Report: Apple planning multi-billion dollar bond sale for shareholder program

Report: Apple planning multi-billion dollar bond sale for shareholder program

Summary: Based on a new report, the iPhone maker is about to set a U.S. corporate financial record in the billions.


Apple's capital return investment program continues to move front and center into the spotlight with a new financial deal that could land in the record books.

See also: Apple spends over $11.6m on R&D every day, but on what? | Apple Q2: Margins down; China growth, enterprise mojo up

The Cupertino, Calif.-based company is said to be planning to finance its $100 billion promised return to investors by selling $17 billion of bonds, according to Bloomberg.

If it goes through, it is expected to be the largest U.S. corporate offering in history.

Here is how it would work out, according to Tuesday's report:

Apple is issuing $3 billion of floating-rate notes and $14 billion of fixed-rate securities in six parts with maturities from three to 30 years, according to a person familiar with the offering. Proceeds may help the company avoid repatriation taxes on its $102.3 billion of funds held overseas as Chief Executive Officer Tim Cook returns an additional $55 billion to shareholders through 2015 to compensate for a stock that’s been hammered by signs of slowing growth.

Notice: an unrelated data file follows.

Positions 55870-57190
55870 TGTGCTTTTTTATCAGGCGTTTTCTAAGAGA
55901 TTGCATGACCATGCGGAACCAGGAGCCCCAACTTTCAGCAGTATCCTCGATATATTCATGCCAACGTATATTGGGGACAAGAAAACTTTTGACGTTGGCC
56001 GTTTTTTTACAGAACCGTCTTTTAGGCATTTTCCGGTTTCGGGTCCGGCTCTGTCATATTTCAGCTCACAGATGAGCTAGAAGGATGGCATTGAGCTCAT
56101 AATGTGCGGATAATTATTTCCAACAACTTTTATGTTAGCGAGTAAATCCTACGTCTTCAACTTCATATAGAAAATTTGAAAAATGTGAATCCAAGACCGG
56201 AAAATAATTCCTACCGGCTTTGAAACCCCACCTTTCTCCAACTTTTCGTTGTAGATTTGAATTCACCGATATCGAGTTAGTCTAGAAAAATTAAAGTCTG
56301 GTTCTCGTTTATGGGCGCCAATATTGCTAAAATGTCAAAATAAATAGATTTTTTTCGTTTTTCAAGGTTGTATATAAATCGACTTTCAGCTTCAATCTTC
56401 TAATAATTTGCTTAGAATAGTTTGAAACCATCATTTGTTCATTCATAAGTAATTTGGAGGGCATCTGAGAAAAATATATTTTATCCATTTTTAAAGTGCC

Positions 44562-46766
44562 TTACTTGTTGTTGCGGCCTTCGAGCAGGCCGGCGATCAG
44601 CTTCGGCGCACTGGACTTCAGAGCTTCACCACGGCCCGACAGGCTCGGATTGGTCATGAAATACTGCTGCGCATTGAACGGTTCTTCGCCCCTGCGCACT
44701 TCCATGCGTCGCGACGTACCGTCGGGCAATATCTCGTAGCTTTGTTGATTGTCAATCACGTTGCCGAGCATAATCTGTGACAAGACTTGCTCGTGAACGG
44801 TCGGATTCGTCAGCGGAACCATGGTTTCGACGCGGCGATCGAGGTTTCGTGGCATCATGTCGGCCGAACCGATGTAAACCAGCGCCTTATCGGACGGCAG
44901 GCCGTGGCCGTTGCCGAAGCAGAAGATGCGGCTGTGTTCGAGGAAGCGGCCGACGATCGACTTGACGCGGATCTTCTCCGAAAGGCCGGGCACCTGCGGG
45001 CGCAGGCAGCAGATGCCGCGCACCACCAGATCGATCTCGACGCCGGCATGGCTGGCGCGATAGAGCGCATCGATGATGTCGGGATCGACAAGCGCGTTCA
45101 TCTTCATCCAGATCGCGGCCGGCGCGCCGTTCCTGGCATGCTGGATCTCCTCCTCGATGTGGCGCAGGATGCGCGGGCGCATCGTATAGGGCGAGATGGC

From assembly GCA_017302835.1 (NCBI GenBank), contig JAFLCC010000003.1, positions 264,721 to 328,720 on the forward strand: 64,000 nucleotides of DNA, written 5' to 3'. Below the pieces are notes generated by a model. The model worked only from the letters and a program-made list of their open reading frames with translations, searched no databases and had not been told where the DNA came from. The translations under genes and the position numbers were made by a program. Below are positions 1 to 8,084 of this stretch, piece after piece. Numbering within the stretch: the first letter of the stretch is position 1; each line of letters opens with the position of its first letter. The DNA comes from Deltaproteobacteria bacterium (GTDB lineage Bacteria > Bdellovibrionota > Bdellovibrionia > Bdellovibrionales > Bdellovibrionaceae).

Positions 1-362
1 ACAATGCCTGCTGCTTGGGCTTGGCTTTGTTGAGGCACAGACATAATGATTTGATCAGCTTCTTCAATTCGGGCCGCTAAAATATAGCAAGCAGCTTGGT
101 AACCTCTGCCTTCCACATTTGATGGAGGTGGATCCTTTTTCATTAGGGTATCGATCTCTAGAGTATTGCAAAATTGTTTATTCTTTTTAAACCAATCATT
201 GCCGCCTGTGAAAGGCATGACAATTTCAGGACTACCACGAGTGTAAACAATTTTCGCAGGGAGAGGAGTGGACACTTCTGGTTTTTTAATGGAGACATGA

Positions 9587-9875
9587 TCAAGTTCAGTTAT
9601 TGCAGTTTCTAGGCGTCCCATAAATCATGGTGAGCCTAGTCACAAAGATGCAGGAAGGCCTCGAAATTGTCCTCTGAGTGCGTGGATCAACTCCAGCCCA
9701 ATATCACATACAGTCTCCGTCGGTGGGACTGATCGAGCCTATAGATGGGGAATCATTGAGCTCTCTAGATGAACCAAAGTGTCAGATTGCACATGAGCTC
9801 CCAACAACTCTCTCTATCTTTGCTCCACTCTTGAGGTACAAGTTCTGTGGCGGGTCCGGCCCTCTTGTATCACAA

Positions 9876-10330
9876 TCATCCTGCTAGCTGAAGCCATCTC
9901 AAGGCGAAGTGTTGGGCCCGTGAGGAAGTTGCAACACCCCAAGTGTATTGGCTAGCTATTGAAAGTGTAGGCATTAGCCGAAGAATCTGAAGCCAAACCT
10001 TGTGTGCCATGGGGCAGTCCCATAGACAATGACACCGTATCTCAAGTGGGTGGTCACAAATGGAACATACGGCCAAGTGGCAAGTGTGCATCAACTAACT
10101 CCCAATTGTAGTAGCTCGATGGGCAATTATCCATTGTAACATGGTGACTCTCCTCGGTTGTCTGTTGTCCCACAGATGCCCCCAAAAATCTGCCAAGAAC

To recall, in conjunction with the second quarter earnings statement last week, Apple announced it would be doubling its stock buyback program for investors.

That equates to a $55 billion increase from was previously announced, translating to an average rate of $30 billion per year between August 2012 through December 2015.

Cook had added in prepared remarks that Apple is "very fortunate to be in a position to more than double the size of the capital return program we announced last year."

Apple reportedly started taking steps on that path to its now $100 billion capital return program, including filing paperwork with the U.S. Securities and Exchange Commission as well as initiating talks led by Deutsche Bank and Goldman Sachs.

Topics: Apple, iOS, iPhone, iPad, Tech Industry

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  • Does this strike anyone else as ridiculous?

    Apple has $145 billion in cash or equivalents, and so doesn't have to borrow a penny. But to make good on Tim Cook's promise to buy back shares and pay a higher dividend, Apple has chosen to sell bonds because the company, which does MAJOR business in the United States, has decided that it will not subject its earnings to US corporate taxes by stashing their cash in foreign banks. What a GREAT corporate model to follow! Make heaps of money from US citizens, but avoid paying taxes to support the Federal government those same citizens need to maintain the stable markets, infrastructure and economic system that Apple needs to survive.